Every time Mahesh Bhupathi sent a stinging forehand past Xavier Malisse and Ken Skupski on Wednesday, he pumped his fist, yelled a ‘Come on!’, looked at his partner, finally looked at his box — with his trainer, Shyamal Vallabhjee, encouraging him back.
The reaction seemed somewhat overstated from an 11-time Grand Slam champion. After all, it was a first round of the Chennai Open, against a makeshift team, in front of a sparse late-night crowd. But given that him and Rohan Bopanna were fighting back from a one-set deficit and the doubts over his repositioning to the deuce court, the 37-year-old played like he had a point to prove.
The duo has won the first two rounds, and made it to the semifinal. More importantly, while far from flawless, Bhupathi has taken the challenge of playing from the deuce court head-on. Experts are divided over his decision to switch sides, but they believe his experience will carry him through the initial bumps.
“Personally, I would have liked to see Rohan play the deuce court,” said Vijay Amritraj. "Firstly, because Mahesh's backhand return is one of the best in the game. Secondly, Rohan has a blistering forehand; he is a big hitter and could have done well from both flanks.
“More importantly, when it comes to poaching, Mahesh is used to crossing from the ad side. Now the angles will be completely different. But I think he's prepared for it; having played for so long, there's an element of staleness that seeps in. I think he's looking at this as a fresh challenge.”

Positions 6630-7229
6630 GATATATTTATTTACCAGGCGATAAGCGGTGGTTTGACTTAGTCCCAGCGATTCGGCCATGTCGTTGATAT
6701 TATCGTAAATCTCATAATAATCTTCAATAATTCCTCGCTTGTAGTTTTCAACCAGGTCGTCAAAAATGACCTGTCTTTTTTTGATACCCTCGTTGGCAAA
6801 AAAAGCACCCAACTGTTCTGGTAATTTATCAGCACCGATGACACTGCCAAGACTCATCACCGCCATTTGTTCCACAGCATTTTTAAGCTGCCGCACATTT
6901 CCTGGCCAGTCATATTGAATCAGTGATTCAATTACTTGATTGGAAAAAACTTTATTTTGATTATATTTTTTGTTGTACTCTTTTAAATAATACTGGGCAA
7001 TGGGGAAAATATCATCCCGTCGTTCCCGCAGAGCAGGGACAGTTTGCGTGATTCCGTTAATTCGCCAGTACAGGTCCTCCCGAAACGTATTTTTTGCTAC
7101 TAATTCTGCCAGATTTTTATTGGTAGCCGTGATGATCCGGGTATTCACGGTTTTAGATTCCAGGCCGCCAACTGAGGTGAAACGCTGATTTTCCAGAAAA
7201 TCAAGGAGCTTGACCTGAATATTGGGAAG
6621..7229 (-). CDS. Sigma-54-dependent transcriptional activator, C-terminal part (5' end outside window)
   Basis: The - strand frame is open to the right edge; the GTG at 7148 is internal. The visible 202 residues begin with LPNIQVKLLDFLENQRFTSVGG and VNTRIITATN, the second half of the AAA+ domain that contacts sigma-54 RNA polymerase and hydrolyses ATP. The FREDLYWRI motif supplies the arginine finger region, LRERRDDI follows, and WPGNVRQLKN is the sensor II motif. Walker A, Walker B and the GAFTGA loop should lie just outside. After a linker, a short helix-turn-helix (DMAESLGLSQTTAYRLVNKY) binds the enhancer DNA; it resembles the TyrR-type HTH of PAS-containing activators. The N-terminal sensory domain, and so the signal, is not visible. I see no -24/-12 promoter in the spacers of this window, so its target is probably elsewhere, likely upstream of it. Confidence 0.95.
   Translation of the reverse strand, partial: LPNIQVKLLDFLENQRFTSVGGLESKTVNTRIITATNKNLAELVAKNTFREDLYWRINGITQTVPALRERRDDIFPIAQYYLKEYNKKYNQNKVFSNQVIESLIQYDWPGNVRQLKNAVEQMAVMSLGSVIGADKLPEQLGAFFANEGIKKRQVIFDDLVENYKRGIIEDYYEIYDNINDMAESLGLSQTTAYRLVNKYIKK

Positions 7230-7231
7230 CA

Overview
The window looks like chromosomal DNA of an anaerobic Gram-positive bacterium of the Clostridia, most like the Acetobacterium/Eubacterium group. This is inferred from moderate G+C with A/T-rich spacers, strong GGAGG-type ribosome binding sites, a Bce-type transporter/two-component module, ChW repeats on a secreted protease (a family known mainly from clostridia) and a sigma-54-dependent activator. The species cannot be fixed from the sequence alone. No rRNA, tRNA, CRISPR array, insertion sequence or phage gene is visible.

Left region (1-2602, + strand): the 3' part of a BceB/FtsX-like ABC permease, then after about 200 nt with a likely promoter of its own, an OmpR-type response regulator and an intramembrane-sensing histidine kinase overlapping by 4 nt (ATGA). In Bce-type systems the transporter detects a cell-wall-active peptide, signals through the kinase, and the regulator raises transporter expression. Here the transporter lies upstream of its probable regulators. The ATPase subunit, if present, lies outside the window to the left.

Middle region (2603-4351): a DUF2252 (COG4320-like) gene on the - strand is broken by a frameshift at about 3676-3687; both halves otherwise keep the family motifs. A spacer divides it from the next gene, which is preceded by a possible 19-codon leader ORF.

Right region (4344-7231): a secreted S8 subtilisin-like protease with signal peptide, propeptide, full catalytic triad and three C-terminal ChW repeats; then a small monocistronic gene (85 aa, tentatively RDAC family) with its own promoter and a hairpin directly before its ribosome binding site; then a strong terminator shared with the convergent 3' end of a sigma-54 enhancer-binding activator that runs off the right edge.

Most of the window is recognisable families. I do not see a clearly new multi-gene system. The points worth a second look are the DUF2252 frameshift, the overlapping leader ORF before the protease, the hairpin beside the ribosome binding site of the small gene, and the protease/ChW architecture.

India's non-playing Davis Cup captain, SP Mishra, believes it was a “tough decision” to make. “The Davis Cup matches that Mahesh and Rohan played together, Rohan always played the deuce court. I think Mahesh believes technically he’s more equipped to make the switch."
Just how well the team has settled into its new dimension will meet its first real challenge, when they take on Israeli doubles specialists Jonathan Erlich and Andy Ram on Saturday.
"It was weird. I spoke with Hesh and he said after 21 years he returned from that side," said Erlich. “Maybe, it will be a little easier for Hesh because he's one of the biggest returners. Most difficult will probably be the second and the third shot, especially under pressure, that's where it will count. I think he will manage, if he has good support from his partner," was Erlich's assessment. But having played from both sides himself, the Israeli rival will know the chinks in Bhupathi's armour.How well the Indian conceals them might be the key for him to make it through to the title round.